Responding to the light and brilliant colour of these gardens, both Nolde and Schmidt-Rottluff filled their canvases with raw colour squeezed straight form the tube and applied, with thick heavy impasto, brushstrokes that clashed, one against the other in a fierce celebration of the vigour and energy of nature. 'I always wanted to show the vital essence and the calm life of things,' Schmidt-Rottluff said (K. Schmidt-Rottluff quoted in op. cit., 1998, p. 205). Der Garten is not only one of Schmidt-Rottluff's finest paintings from this summer, it is also the work in which his art comes closest to the pure colourism of Nolde's celebrated flower and garden paintings. Infused with deep reds and oranges, that contrast strongly with the complimentary opposites of a deep pale blue, reflecting either the light of dawn and of late afternoon, this radiant panoply of heavily worked colour marks is at turns both warm and cool, and symbolises the beginning of a period of liberation for Schmidt-Rottluff. For it was through the colourism that exploded in his art in Alsen in 1906, that Schmidt-Rottluff learned the expressive power of an art rooted in an instantaneous and intuitive response to the natural force of the external stimuli - a response unfettered by the labyrinth of thought but driven by the raw emotion of the artist's inner being.

    'Concerning myself I know that I have no program, only the inner longing to grasp what I see and feel and to find its purest expression. At this point I only know that these are things I come close to through art, not intellectually nor by means of the word' (K. Schmidt-Rottluff, 'Das Neue Programm: Antwort auf eine Rundfrage über künstlerische Programme', Kunst und Kunstler, vol. 12, Berlin, 1914, p. 308).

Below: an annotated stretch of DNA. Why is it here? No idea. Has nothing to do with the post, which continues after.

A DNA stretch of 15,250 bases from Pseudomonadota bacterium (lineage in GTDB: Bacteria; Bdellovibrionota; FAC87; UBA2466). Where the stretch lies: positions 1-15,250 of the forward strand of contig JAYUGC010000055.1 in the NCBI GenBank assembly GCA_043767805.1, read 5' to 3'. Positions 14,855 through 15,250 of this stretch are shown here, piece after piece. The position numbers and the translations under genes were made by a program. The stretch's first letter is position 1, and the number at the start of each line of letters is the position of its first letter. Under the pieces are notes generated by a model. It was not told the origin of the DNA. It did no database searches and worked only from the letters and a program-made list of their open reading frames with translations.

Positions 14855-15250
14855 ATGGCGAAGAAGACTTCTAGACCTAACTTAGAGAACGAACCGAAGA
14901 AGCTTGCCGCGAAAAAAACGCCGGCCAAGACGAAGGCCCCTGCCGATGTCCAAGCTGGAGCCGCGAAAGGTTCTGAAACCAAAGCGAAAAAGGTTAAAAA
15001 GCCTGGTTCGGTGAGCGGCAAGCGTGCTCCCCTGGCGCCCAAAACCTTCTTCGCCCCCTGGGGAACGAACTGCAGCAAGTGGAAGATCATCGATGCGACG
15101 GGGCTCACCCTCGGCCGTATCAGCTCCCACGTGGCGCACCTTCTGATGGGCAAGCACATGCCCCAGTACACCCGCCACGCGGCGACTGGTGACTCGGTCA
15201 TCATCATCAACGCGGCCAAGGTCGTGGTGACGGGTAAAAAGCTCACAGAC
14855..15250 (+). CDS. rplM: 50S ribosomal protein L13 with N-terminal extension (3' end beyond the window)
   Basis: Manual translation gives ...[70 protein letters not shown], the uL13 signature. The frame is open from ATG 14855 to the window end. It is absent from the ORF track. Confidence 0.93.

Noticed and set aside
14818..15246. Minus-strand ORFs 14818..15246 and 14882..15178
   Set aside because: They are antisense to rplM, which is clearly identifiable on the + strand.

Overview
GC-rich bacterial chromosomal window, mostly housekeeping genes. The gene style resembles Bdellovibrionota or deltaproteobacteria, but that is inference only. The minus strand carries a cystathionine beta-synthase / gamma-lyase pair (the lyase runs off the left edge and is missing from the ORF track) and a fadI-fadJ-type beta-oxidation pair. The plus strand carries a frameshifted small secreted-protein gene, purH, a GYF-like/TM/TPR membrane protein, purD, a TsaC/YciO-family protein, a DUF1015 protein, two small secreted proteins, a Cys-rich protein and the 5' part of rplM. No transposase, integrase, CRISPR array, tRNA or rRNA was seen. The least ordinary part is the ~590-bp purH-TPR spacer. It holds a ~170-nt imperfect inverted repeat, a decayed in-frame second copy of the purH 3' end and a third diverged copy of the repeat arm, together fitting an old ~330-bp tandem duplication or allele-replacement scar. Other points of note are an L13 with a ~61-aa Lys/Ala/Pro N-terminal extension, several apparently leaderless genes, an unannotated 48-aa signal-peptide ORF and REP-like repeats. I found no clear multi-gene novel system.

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    Galerie Bremer, Berlin.
    Anonymous sale, Sotheby's, New York, 14 November 1990, lot 383.
    Acquired at the above sale by the present owner.
    Germanisches Nationalmuseum, Nuremberg (on loan).

    Pre-Lot Text



    Exh. cat., Karl Schmidt-Rottluff, Werke aus der Sammlung des Brücke-Museum Berlin, Kunsthalle der Hypo-Kulturstiftung, Munich, 1997 (illustrated fig. 10, p. 16).
    U. Peters & A. Legde, Kulturgeschichtliche Spaziergänge im Germanischen Nationalmuseum: Moderne Zeiten, Die Sammlung zum 20. Jahrhundert, Nuremberg, 2000 (illustrated).
    Exh. cat., Colección Brücke-Museum Berlin, Fundación Juan March, Madrid, 2000 (illustrated fig. 10, p. 16).


    Dusseldorf, Städtische Kunstsammlungen, Karl Schmidt-Rottluff. Der Maler, October - December 1992, no. 7 (illustrated p. 43); this exhibition later travelled to Chemnitz, Kunstsammlungen, January - March 1993 and Berlin, Brücke-Museum, April - July 1993.
    Altenburg, Lindenau-Museum, Internationale Sprachen der Kunst: Gemälde, Zeichnungen und Skulpturen der Klassischen Moderne aus der Sammlung Hoh, August - October 1998, no. 77, pp. 205-206 (illustrated p. 207); this exhibition later travelled to Osnabrück, Kulturgeschichtliches Museum Felix-Nussbaum-Haus, February - May 1999; Dortmund, Museum am Ostwall, September 1999 - January 2000 and Nuremberg, Germanisches Nationalmuseum, March - July 2000.
    Dortmund, Museum am Ostwall, Karl Schmidt-Rottluff: ein Maler des 20. Jahrhunderts von 1905 bis 1972, September 2001 - January 2002, no. 10 (illustrated); this exhibition later travelled to Kiel, Kunsthalle, January - April 2002 and Leipzig, Museum der bildenden Künste, April - July 2002.
    Basel, Fondation Beyeler, Expressiv!, March - August 2003.
    Hamburg, Ernst Barlach Haus, Kunst ohne Grenzen: Werke der internationalen Avantgarde von 1910 bis 1940 aus der Sammlung Hoh, January - April 2005, no. 1 (illustrated p. 21).
    Berlin, Brücke Museum, Brücke: Die Geburt des deutschen Expressionismus, October 2005 - January 2006, no. 47 (illustrated p. 154).
    Emden, Kunsthalle, Garten Eden. Der Garten in der Kunst seit 1900, December 2007 - March 2008 (illustrated p. 195).